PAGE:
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Don’t touch that $1T defense budget!

Hardly anyone in Congress ever asks why. From TomDispatch:

… Think of it this way: National security accounts for one quarter of every dollar the federal government is projected to spend in 2013. And if you pull trust funds for programs like Social Security out of the equation, that figure rises to more than one third of every dollar in the projected 2013 federal budget.

Yet the House recently passed legislation to spare the defense budget from cuts, arguing that the automatic spending reductions scheduled for January 2013 would compromise national security. Secretary of Defense Leon Panetta has said such automatic cuts, which would total around $55 billion in 2013, would be “disastrous” for the defense budget. To avoid them, the House would instead pull money from the National School Lunch Program, the Children’s Health Insurance Program, Medicaid, food stamps, and programs like the Social Services Block Grant, which funds Meals on Wheels, among other initiatives…

The American injustice system

From Guardian UK:

The US criminal justice system is a broken machine that wrongfully convicts innocent people, sentencing thousands of people to prison or to death for the crimes of others, as a new study reveals. The University of Michigan law school and Northwestern University have compiled a new National Registry of Exonerations – a database of over 2,000 prisoners exonerated between 1989 and the present day, when DNA evidence has been widely used to clear the names of innocent people convicted of rape and murder…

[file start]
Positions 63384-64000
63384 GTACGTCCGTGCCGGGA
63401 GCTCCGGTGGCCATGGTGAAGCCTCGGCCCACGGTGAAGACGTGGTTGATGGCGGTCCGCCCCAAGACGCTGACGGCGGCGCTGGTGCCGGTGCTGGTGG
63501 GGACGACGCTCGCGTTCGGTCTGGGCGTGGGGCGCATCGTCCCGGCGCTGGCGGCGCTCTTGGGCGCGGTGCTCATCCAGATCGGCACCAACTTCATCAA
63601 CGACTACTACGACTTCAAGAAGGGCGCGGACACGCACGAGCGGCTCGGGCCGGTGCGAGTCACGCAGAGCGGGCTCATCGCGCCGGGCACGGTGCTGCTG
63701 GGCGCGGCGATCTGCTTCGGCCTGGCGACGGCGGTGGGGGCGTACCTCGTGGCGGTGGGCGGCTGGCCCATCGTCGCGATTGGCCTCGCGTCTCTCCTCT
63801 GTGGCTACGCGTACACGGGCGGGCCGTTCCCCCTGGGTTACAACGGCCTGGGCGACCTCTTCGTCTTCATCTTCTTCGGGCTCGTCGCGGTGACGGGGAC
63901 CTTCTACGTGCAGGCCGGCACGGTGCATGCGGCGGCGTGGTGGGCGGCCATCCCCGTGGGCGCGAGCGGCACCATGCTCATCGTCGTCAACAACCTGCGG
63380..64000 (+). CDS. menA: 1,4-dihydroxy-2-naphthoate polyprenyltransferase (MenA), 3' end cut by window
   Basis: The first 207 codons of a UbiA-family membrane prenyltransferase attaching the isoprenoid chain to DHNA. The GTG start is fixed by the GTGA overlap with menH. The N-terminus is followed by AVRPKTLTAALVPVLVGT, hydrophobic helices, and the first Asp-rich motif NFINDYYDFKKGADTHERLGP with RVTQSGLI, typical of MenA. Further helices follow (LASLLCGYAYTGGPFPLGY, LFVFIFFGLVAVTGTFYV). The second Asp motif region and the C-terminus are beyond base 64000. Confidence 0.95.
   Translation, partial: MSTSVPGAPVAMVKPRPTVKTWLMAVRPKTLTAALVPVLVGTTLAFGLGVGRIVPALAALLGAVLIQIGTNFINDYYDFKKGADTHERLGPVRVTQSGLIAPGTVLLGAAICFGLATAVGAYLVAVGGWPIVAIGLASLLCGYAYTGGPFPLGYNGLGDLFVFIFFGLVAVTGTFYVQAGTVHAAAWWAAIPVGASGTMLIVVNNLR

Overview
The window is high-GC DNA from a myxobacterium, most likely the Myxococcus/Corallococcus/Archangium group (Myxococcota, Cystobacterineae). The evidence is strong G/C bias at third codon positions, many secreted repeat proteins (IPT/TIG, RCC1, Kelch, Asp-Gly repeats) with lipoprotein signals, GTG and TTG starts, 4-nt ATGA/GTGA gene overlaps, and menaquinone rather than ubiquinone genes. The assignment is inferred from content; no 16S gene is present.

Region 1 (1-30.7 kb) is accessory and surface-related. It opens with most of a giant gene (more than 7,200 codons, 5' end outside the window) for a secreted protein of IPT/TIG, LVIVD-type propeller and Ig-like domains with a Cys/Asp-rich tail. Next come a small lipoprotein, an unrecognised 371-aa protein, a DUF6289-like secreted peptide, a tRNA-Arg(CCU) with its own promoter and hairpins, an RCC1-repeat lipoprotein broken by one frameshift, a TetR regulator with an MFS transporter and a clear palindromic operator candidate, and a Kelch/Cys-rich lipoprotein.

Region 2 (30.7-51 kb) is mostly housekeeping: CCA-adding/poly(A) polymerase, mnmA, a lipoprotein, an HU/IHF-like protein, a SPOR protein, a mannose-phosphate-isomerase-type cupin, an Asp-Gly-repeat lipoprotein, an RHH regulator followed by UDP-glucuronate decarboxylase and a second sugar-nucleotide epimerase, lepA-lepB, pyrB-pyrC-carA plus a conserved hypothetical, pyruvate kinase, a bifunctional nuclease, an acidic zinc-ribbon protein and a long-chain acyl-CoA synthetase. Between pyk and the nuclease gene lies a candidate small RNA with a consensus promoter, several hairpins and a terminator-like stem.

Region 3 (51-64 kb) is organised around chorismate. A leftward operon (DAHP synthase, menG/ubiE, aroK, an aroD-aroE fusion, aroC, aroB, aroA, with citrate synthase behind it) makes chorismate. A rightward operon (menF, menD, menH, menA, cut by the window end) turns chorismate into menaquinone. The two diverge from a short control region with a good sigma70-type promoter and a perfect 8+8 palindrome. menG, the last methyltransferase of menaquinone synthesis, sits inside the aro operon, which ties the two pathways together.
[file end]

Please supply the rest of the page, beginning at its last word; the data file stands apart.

Deja vu as Florida scrubs voter rolls

So they’re planning to steal the presidential election again:

Florida Congressman Ted Deutch (D) told ThinkProgress today that Gov. Rick Scott was engaging in a “blatant attempt to supress voter turnout.” Scott is currently involved in a massive effort to purge up to 180,000 from the voting rolls. The list, purportedly of non-citizens, has proven unreliable. Earlier this week, Seminole County Supervisor of Elections Mike Ertel, a Republican, posted a picture on Twitter of a voter on the list falsely identified as ineligible, with his passport.